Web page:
"In the spring of 2010, it was opening day in the vineyard when anything could happen. Buds were popping; shoots were shooting. The fragile shoots of spring will become strong in summer as sure as cars will roll off factory assembly lines, concrete foundations laid, wooden frames hammered for new houses, and store shelves stocked with inventory discerned Paul.
The dormant economy woke from its slumber and green shoots reached the first wire and Paul and the winemakers saw it first. Before the vines grow out of control, the Federal Reserve will step in and cut back irrigation to control inflation and the vineyard and economy will grow in balance.
Paul witnessed the first shoots. A new spring. A new vintage. Opening Day. All contained within the tiny bud of a dormant vine. He packaged a bottle of Petit Verdot, women’s favorite, another bottle for the messenger, and a special blend for a special recipient. And with the foolish audacity of a winemaker – isn’t making wine the operational definition of a fool? – he picked up his pen and wrote:
Dear First Lady and Mr. President,
For months, there has been nothing but dreary news in the media about the economy. No city or town has been passed over by the damage and pain. Even in our semi-rural, gentlewomen and gentlemen farmer community, we have seen neighbors’ homes foreclosed, families uprooted, shops on Main Street abandoned. I am reminded of what scripture tells us about the biblical patriarch Joseph and his dreams; he foresaw seven years of famine followed by seven years of abundance. In ancient Egypt, after seven years of drought, the rains returned and so did the crops. And from the depths of the 1932 Depression, the United States emerged to become the world’s greatest economic power. The lessons from the past speak to our time. We will rise again.
We come and go – but the land is always here, always serene. You should visit this area sometime and experience it – to park your burdens at the entrance for a day and reconnect with Nature and the Earth. In the vineyard among the vines, there are answers to all dilemmas. All things have their seasons. After midnight’s darkness, the sun will rise again. After winter’s cold, spring’s thaw will follow. We spent the cold, dark winter pruning vines, cutting back, cutting expenses as well. In winter, the vineyard is barren. Just as the sun must rise and the swallows return to Capistrano – this Recession, it too shall pass.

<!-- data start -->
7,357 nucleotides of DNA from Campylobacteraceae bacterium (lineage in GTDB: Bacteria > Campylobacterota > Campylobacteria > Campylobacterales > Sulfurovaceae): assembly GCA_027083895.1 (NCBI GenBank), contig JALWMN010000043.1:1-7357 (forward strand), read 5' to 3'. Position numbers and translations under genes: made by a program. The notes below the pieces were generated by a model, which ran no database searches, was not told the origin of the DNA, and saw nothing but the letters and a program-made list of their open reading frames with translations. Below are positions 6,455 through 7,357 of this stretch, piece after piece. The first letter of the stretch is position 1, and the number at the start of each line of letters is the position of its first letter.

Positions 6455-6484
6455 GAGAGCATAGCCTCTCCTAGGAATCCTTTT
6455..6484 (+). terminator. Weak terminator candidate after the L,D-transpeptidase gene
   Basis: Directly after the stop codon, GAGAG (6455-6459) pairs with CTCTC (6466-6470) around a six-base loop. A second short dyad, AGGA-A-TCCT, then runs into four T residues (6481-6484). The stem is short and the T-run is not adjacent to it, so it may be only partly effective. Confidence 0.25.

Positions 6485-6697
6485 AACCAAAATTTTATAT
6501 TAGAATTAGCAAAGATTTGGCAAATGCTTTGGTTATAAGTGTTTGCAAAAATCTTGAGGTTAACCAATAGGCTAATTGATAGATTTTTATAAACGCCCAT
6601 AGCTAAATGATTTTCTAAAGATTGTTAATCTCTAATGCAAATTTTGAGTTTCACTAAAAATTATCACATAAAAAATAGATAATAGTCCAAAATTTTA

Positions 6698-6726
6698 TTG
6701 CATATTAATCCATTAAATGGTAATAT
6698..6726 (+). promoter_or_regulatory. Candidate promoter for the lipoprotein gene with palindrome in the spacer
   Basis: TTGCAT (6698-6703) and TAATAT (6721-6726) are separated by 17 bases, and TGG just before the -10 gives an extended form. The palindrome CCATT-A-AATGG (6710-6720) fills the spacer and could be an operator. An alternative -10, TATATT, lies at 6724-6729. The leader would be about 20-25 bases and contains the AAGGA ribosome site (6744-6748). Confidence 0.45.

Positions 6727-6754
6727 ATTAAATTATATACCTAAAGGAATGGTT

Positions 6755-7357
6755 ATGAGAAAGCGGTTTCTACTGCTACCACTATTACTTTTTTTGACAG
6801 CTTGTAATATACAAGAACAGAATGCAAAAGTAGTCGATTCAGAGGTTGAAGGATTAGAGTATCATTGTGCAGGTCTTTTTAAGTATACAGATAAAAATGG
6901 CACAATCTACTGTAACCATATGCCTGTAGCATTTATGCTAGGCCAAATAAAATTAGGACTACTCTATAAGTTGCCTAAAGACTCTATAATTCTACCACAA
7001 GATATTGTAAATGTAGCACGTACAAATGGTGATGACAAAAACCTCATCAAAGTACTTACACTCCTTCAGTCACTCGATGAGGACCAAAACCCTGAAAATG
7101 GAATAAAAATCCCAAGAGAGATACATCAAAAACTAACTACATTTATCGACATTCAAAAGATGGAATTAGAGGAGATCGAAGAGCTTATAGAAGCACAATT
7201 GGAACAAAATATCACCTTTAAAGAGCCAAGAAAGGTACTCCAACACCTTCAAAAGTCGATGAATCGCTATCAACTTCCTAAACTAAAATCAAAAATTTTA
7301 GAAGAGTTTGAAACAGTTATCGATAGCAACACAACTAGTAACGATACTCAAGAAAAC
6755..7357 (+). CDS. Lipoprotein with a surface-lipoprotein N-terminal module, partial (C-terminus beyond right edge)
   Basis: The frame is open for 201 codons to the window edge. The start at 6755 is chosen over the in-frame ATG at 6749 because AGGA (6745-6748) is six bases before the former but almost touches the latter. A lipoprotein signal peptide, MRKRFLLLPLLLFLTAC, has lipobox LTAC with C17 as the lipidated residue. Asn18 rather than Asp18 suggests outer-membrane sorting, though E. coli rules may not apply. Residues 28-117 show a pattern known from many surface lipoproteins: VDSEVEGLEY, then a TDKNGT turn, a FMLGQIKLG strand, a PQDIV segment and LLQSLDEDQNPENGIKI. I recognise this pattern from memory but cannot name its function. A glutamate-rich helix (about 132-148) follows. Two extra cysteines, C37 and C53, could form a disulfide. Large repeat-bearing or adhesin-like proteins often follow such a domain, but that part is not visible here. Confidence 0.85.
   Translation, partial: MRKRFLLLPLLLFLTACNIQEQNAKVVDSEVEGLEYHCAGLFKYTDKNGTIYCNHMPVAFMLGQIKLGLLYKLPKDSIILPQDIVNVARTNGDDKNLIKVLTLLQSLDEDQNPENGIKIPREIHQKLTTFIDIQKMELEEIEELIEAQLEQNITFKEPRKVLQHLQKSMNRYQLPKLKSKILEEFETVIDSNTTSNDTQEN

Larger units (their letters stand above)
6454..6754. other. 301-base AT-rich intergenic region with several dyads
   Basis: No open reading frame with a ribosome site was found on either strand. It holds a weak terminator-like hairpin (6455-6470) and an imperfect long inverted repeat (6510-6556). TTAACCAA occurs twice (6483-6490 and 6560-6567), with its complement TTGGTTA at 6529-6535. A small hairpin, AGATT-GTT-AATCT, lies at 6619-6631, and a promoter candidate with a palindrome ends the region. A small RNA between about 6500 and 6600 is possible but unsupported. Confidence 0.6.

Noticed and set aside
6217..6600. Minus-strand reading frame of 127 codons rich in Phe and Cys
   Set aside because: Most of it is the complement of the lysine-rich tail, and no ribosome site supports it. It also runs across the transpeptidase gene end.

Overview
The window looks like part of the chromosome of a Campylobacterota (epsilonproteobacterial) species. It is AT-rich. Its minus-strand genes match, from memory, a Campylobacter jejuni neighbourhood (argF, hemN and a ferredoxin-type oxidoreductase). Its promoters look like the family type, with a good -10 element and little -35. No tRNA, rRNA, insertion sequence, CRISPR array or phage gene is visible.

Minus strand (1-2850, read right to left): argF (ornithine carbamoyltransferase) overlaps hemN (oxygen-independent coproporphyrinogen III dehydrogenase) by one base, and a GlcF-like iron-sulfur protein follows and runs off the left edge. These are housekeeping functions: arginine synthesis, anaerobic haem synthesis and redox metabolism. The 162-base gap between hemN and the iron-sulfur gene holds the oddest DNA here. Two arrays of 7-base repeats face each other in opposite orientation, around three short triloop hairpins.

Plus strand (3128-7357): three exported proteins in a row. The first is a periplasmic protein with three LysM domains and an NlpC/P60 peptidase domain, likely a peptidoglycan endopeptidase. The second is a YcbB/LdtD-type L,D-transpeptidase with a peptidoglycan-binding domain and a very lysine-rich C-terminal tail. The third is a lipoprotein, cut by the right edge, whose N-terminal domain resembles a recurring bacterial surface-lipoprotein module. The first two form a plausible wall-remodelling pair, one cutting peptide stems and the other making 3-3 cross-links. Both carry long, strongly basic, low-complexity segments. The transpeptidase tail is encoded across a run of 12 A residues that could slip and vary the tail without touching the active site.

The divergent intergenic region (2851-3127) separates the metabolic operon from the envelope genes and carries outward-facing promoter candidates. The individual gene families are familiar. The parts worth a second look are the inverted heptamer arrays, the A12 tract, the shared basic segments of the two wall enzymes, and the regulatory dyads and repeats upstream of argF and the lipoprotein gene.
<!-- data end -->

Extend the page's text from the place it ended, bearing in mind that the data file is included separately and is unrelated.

Yesterday in the vineyard, I came across a shoot – a green shoot – with fragile green leaves – signaling the start of spring. Then I saw another, and another. Green shoots, everywhere. Mr. President, just as there are green shoots in the vineyard, there are green shoots sprouting in the economy. The recession is ending. Growth is on the way. Stay the course and keep the faith. We are keeping hope alive.
About that wine I gave you …The first bottle is Petit Verdot, the most fragrant wine known to womankind and dogkind – a wine made for fine ladies. It is for Michelle. The second bottle is a blend made from all the different grapes of our vineyard, some Petite Sirah and Petit Verdot and Zinfandel and Tempranillo and Grenache and Aglianico … the recipe is a little bit of this, a little bit of that. This is the Ellis Island of wines, an assembly of our leftovers, our poor, our huddled masses. Grapes yearning to be free. A melting pot. A kitchen soup. And the result? Bluey the Aussie gave it six licks, the most I’ve ever seen, and it is perhaps the best wine we’ve ever made. Just as the good Lord brought people from all over the world to this country to make America the Beautiful – we have taken grapes from each corner of our vineyard – and carboys of wines from all corners of the winery – to create this blend, which we henceforth call President’s Cuvée.
May God bless your Presidency and the United States.
Paul the Winemaker"
- Excerpted with permission from the forthcoming novel About That Wine I Gave You.